Coming Clean

By Tom Branna, Editorial Director | January 10, 2011

After surviving the recession, the laundry detergent category has been hurt by price wars and a dearth of innovation. But a few observers insist there are signs that things are beginning to improve.

The great recession pounded most consumer packaged goods manufacturers, including major laundry detergent makers in developed markets.

Consumers in Western Europe and the U.S. either shifted to lower-tier brands or private label offerings, or decided that maybe those dirty clothes weren’t so dirty after all. Couple all that with a price war that has been raging for months in the U.S., and it’s no wonder why the industry has suffered through a dry spell in terms of market growth and product innovation.

In fact, one industry veteran who’s followed the laundry detergent business for more than two decades called Q3 2010 one of the worst ever for many CPG companies, pointing out that there’s been a growing disconnect between the haves and the have-nots. Luxury goods firms have bounced back in recent quarters, with Estée Lauder, L’Oréal and LVMH all posting favorable results, while disappointing results came in from the likes of Clorox, Colgate and Johnson & Johnson.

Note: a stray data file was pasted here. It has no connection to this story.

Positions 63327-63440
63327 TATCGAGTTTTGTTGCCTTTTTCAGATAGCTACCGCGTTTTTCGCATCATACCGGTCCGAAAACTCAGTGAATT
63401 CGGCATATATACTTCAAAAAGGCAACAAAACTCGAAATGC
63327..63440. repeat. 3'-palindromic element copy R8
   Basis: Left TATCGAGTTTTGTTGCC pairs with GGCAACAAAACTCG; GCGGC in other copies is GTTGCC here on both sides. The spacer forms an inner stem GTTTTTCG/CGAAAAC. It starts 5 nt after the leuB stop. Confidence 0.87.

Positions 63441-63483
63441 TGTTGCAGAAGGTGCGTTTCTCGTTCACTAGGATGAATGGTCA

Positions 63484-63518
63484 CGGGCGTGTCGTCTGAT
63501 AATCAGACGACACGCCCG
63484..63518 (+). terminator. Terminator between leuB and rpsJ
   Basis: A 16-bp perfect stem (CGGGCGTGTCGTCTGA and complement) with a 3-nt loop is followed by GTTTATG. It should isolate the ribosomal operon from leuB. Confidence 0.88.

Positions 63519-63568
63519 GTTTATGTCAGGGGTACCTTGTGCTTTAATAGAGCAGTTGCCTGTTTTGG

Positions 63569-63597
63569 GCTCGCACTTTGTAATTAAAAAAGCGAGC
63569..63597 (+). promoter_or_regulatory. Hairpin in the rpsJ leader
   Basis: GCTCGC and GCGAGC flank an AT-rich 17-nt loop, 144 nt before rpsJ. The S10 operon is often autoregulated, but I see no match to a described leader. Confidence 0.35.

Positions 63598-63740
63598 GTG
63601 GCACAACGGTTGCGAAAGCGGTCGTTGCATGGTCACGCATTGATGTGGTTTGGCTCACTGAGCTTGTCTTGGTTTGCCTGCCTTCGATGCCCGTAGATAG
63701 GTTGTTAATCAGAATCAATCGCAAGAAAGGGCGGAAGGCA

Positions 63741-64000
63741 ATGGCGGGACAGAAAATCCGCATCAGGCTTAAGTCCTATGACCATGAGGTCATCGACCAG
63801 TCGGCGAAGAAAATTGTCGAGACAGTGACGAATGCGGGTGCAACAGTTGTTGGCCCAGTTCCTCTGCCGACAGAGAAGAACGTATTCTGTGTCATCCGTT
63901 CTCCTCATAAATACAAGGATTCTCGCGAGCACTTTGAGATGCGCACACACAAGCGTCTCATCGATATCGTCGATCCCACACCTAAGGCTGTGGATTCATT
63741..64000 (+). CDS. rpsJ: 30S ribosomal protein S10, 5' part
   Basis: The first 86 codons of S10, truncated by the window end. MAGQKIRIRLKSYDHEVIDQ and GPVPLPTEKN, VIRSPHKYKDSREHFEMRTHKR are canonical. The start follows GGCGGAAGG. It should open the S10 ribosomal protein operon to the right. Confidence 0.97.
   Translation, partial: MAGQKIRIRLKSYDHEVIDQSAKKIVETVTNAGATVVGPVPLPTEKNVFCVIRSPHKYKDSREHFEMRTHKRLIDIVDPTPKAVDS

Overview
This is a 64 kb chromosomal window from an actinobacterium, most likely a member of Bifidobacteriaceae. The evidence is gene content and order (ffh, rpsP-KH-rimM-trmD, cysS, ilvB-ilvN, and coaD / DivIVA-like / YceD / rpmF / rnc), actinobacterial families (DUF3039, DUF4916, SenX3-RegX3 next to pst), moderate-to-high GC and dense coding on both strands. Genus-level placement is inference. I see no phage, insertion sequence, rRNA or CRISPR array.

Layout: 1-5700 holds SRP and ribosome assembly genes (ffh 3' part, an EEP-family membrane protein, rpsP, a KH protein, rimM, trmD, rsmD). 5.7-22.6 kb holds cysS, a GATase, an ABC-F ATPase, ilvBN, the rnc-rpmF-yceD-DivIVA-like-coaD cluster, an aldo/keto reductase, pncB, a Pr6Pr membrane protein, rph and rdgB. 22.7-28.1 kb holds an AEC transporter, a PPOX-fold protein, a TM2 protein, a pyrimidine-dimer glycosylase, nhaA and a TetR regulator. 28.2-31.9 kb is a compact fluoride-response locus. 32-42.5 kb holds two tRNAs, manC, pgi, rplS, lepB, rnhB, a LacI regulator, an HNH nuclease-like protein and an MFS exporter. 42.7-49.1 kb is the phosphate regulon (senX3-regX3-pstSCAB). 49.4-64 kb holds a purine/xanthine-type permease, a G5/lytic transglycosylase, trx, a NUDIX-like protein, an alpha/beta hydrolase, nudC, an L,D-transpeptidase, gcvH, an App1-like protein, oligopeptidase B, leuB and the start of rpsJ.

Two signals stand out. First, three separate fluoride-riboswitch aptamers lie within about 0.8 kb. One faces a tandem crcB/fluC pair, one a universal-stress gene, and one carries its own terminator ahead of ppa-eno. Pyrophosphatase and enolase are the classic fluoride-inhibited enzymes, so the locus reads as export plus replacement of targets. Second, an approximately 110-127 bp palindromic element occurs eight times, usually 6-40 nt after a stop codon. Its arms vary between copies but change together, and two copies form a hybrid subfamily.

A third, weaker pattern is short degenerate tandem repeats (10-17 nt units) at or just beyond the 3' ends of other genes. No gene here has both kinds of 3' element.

Last year, Romesh Wadhwani, chairman, SymphonyIRI Group, soberly announced that we are in an “Age of Thrift and Affordability” brought about by a major shift in consumer buying patterns.

More recently, a study by Booz & Company noted that consumer frugality persists in the post-recession U.S. economy. Consumers are said to be economizing broadly, deferring spending on discretionary items and trading down on essentials. More specifically, on household products, 28% of consumers reduced spending this year, compared to 21% in 2009.

“Consumers continue to pay down debt and build up their savings. There is little reason to believe that consumers will give up their frugal behaviors in the short term,” said Marcelo Tau, principal, Booz & Company. “Consumers remain cautious, especially following their disappointment with the slow pace of improvement over the past year.”

New Purex Complete Crystals Softener is 92% natural, according to Henkel.